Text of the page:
Despite a lingering global pandemic and rising inflation worries, the U.S. economic outlook is brighter than it’s been since the Great Recession of 2008-2009, Kevin Depew, chief economist for RSM, told Quad Cities business and community leaders Wednesday.
Even though the ingredients are in place to create the greatest growth since the Industrial Revolution, many find such a sunny assessment hard to believe, he told a crowd of more than 300 people attending the 2022 Quad Cities Chamber Economic Forecast in person at the Waterfront Convention Center, Bettendorf, and virtually. Turning those attitudes around will be critical to the recovery he anticipates.
“In the longer term we are in very sound shape,” Mr. Depew said. “We just have to deal with some very challenging times right now, and I think we will.”
Those challenges begin with “a pandemic that is influencing the way we think about ourselves,” he said. It is not hard to see why. The COVID-19 virus already has taken the lives of 1 million people in the U.S. alone. The virus is helping fuel a labor shortage plaguing business and the nation, Mr. Depew said. Women were disproportionately impacted by the pandemic as they were forced to quit their jobs or reduce their hours to deal with such things as child care and elder care issues that were worsened by the pandemic.
Alarms also are being raised daily about rising inflation and the global supply chain crisis dominates the headlines and tops most newscasts, he said. But, Mr. Depew said those issues are obscuring some key economic factors that would fuel the economic turnaround he is forecasting.
It begins with the end of the pandemic as we have known it. While COVID-19 isn’t likely to go away completely, he said, we will learn to live with it as we already do with the common cold or seasonal flu. It will no longer consume our daily choices, which in turn should help reduce the polarization that is holding America back, politically and personally.
In addition to a sunnier outlook, continued improvement in supply chain challenges, falling unemployment, rising personal income and some of the largest gains in decades in household income and savings will be key to the economic turnaround Mr. Depew predicts.
Consider that, at the same time as American businesses are reporting some of their greatest profit margins since the 1950s, workers are getting a larger share in those gains. “We are stealing workers from one another and we’re paying them more to come to our side,” he said. That has forced employers to raise their wages to both keep and attract qualified workers.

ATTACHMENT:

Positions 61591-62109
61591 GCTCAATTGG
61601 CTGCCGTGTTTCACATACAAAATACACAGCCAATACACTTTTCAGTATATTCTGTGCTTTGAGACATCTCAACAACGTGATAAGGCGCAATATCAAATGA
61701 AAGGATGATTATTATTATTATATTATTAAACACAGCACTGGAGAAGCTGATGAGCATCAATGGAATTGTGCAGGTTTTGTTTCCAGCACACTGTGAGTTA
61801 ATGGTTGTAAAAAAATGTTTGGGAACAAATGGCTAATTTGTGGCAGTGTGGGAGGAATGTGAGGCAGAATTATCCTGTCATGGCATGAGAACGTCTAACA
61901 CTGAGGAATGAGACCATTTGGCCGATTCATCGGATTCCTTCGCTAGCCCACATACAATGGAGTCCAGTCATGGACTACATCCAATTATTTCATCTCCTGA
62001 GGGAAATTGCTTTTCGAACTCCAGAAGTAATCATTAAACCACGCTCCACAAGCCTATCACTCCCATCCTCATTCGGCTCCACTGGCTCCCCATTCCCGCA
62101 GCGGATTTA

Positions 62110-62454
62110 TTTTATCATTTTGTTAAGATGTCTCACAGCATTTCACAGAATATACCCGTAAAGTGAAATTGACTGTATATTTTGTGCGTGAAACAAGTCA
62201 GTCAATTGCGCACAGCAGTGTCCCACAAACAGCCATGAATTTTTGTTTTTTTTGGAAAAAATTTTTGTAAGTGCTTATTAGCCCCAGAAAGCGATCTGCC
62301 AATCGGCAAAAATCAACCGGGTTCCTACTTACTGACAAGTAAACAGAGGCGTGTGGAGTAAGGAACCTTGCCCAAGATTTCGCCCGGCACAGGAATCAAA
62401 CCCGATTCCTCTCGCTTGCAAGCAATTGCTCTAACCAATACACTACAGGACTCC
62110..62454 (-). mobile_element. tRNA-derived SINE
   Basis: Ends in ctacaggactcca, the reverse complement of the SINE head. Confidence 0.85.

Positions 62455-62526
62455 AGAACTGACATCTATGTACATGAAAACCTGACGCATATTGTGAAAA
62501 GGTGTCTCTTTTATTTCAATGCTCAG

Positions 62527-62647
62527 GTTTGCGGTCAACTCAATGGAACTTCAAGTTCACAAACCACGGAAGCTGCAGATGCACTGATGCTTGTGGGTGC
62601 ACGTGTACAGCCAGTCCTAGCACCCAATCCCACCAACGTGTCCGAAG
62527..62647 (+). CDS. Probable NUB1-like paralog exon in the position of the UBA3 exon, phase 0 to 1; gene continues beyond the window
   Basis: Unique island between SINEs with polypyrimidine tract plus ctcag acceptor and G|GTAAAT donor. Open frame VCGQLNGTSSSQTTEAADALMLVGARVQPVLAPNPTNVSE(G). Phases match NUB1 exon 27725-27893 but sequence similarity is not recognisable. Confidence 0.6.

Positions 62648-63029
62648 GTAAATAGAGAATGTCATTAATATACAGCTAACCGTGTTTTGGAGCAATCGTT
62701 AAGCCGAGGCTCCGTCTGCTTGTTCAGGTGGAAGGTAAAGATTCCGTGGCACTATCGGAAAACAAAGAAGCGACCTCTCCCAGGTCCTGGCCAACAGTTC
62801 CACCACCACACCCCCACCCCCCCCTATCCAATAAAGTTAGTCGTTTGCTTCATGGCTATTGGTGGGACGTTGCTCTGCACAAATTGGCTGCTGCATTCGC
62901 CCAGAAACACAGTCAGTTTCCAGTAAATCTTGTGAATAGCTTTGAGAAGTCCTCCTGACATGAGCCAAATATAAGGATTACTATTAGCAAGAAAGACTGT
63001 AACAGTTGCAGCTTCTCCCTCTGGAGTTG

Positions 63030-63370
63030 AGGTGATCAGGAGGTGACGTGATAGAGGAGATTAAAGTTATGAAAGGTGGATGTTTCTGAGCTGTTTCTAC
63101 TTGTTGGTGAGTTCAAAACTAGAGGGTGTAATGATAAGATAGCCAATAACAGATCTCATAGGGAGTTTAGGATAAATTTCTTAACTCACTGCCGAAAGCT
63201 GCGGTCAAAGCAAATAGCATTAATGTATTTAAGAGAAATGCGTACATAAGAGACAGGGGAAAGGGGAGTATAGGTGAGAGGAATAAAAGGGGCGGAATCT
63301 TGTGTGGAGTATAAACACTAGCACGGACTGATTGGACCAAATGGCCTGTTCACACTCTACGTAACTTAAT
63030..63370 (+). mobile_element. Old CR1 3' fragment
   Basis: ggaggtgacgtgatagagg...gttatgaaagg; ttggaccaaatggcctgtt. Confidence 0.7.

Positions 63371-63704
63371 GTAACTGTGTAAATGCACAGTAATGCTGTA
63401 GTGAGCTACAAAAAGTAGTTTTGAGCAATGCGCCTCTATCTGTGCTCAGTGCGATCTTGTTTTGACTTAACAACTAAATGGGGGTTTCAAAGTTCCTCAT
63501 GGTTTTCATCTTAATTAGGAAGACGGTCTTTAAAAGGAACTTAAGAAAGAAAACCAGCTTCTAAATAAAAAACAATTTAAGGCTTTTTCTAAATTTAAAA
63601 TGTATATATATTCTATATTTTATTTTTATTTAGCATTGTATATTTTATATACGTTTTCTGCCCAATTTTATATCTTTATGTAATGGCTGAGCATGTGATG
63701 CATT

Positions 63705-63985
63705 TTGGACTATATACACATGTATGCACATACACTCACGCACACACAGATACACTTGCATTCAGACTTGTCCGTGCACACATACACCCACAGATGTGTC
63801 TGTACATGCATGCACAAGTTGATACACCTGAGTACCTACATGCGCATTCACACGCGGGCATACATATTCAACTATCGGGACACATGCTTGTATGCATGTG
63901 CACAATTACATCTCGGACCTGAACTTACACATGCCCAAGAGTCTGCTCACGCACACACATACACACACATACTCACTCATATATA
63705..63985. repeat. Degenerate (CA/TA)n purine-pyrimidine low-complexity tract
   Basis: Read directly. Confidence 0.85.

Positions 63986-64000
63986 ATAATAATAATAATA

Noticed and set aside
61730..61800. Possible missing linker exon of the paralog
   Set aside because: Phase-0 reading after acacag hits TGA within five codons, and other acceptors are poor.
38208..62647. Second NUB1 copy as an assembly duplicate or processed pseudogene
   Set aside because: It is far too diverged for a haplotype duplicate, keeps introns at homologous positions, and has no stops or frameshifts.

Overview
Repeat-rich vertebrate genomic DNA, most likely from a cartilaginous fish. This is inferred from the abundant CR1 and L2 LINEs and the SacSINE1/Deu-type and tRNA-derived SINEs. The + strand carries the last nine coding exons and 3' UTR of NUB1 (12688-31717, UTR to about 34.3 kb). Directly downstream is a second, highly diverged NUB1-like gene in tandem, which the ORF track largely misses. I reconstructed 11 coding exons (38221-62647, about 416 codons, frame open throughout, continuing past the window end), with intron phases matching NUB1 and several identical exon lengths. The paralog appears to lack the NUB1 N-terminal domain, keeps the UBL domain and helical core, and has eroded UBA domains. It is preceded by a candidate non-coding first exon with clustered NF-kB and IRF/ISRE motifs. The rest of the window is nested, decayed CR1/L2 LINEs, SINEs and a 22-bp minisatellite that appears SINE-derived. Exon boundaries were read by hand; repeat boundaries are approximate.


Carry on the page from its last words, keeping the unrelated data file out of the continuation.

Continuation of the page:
When Americans begin to spend the “savings surplus” they have been sitting on and businesses begin to invest their increasing profits in major job-creating projects it also will impact economic growth, Mr. Depew predicts.
That kind of capital investment by businesses hasn’t happened in at least a decade, he said. “We just didn’t do it.” When businesses were not supporting the economy, he said, it was up to a weakened household sector to make up for the loss.
Major public works projects and infrastructure projects also are, and will continue, boosting the economy significantly, he said. At the same time, the U.S. is seeing increasing returns from a technological revolution that we’ve been hearing about for decades. The work that’s been done on such things as automated transportation will continue to contribute to growing our economy, he predicts.
Mr. Depew also believes that technology is reducing the rural vs. urban divide in America because it allows Americans to live and work anywhere they choose. Technology also is helping to lower health care costs as it allows people in rural communities to get quality health care that was traditionally available only to those in major metropolitan areas, he said.
The year ahead is not without its challenges and concerns, Mr. Depew said. The Federal Reserve, for example, “needs to be accommodating” as it works to ensure that the economic recovery is sustainable. Individuals and businesses also will need to invest in the economy.
And importantly, America will need to focus “on creating an economy that trains people for the jobs that are available 10 to 20 years from now.”